Our corner of Kensington seems to be a perpetual building site. No sooner had the De Vere Gardens development finished than the one in Young Street started. With big projects like these, there’s usually a project management committee, which someone from the KCRA attends – so any problems or complaints can be addressed pretty promptly. It’s the smaller developments that often cause the greatest inconvenience. Here’s a progress report on the ones that have affected our neighbourhood most.
There is no need to repeat the long saga of this building, dating back to 2014. For the last few months it has had a new project manager, Johnathon Gillies, who is very keen to have a proper relationship with the local community. So the good news is that the scaffolding that caused neighbouring residents so much bother for so long is down. The less good news is that around Easter 2017 scaffolding will be erected again, so work on the windows and façade can be done. We are assured that it will only be up for 4 months. The whole project will take about 14 months to completion, almost all of it of course involving internal work. Meanwhile, Mr Gillies, conscious of the poor state of the garden, has hired a firm to sort it out. So the flapping pastic has gone, but the bilding won't be finished until the end of 2017. It will have been empty for 4 years!
Valentino's, Thackeray Street
This is another long-running saga. It's being going on since 2013 and is not over yet. The landlord of Valentino’s, the hair salon in Thackeray Street, decided he wanted to turn Val’s first floor into a residence (sound familiar?). After the usual spate of campaigns, objections, appeals and re-submitted proposals, the landlord finally got his way. It looked as if it was the end of Valentino’s 30 year long presence in Thackeray St. However there’s a twist to the story. The landlord has got permission to build an extension at the back of Valentinos, which would make up for some of the lost space upstairs, allowing Val to stay. The only problem of course was how could Valentino’s carry on as a salon with rebuilding going on around it. Surprise, surprise - just round the corner, in the same building owned by the landlord, was Shirtstream. Its lease came up. It wasn’t renewed. Shirtstream left. Their space has now been remodelled and Valentino moved in while the old salon is rebuilt. So we have lost a dry-cleaner but at least kept a well-liked hair-dresser. And the landlord will get his flat. So a result of sorts for Valentino's and the community who supported him. But Val has had a sword of Damocles hanging over his head for three years.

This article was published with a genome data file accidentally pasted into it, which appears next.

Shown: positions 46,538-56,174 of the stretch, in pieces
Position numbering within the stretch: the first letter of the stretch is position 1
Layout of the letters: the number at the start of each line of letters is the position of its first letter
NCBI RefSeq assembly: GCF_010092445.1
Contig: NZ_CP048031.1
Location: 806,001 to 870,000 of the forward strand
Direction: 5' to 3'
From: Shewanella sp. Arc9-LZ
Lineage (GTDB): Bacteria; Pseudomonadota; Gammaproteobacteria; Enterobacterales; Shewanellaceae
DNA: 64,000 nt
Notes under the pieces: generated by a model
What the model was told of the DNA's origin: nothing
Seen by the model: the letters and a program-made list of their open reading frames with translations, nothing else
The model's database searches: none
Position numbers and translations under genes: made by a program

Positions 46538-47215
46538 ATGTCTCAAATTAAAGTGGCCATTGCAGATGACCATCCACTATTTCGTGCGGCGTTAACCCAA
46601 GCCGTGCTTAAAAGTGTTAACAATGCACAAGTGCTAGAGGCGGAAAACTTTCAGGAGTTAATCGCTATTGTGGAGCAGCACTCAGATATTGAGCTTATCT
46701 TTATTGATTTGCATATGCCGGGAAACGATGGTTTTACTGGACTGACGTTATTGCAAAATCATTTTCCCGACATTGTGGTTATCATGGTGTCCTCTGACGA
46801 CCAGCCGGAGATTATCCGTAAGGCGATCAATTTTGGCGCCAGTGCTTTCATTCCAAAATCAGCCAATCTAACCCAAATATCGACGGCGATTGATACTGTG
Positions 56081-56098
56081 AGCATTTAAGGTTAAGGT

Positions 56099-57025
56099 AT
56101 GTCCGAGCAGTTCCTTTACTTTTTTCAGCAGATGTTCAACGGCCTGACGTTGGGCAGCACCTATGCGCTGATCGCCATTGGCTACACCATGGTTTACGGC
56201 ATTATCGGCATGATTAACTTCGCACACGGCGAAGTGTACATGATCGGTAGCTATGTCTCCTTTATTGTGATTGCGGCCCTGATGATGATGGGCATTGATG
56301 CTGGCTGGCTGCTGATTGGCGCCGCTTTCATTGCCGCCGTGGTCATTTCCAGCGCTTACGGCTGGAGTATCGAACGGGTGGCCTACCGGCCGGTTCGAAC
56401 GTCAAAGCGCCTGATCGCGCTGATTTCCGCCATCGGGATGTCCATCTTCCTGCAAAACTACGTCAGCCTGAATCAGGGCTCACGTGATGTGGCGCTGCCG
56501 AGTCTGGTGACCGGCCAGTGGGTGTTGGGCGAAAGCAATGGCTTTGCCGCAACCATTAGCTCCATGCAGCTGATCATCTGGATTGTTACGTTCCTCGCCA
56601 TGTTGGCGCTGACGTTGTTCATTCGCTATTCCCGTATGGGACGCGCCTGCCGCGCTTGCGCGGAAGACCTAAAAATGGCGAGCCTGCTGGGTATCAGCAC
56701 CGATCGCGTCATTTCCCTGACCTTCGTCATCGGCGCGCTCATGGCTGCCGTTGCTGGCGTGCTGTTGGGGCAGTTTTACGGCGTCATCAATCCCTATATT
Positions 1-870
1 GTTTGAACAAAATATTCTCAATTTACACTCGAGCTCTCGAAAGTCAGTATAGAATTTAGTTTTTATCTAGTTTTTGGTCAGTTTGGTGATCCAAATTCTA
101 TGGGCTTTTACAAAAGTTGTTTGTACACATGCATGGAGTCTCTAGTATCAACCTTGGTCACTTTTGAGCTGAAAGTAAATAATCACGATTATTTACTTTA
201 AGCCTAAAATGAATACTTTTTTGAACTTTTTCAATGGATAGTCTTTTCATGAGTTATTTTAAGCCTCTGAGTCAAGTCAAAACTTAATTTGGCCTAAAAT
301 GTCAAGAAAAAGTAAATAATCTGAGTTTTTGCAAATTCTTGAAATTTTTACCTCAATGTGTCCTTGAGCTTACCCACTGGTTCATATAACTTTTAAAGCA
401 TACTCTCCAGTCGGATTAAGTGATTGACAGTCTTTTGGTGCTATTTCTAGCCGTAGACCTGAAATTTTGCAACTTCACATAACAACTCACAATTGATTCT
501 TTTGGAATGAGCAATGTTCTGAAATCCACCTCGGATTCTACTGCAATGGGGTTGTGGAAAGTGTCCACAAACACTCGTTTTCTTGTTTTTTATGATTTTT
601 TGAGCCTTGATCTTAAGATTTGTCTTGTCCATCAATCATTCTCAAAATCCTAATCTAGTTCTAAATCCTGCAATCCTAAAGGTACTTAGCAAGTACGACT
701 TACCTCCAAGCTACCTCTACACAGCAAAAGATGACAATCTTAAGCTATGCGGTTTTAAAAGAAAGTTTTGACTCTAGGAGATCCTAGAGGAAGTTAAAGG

It cannot be easy to run a small business in Kensington these days, with developers prowling around looking to exploit the mouth-watering prices residential property attracts. And the government does not help, as, desperate to increase the housing stock it makes it easier and easier to turn offices and businesses into flats. As we have commented before, the long term impact of such policies is to turn parts of Kensington into residential ghettoes, as we gradually lose our shops and services to the greed of developers.
The House in South End Row
Happily, Kensington Court residents have just been spectators in this bizarre drama, unfolding round the corner from Thackeray Street. A quick reminder of the story so far: the owner is Mrs Zipporah Lisle-Mainwaring, clearly a very rich 67 year old lady, who lives in Geneva. She bought the building back in August 2012. It was classed as an office then, and she was keen to turn it into one of those residences beloved by developers but dreaded by neighbours - a basement on 3 levels, swimming pool, media room - you name it. Everybody objected, including the RBKC and of course local residents. But we know all too well what happens in these planning conflicts. If you have the money, the determination and a taste for publicity, you can keep on appealing until finally the objectors give up and the inspector from Bristol over-rules the local authority. In Mrs Mainwaring’s case, it has taken much longer than usual. It has involved her painting the building in stripes as a protest. It has cost her apparently £1 million in legal fees. But she has featured in press and on television and seems finally to have got her way. The building is boarded up and currently being demolished. It will probably only have a single basement now, given the RBKC’s new policy. But no doubt Mrs Lisle-Mainwaring will make a nice profit on the venture – and can go back satisfied to Geneva, where, I hazard a guess, the Swiss do things differently.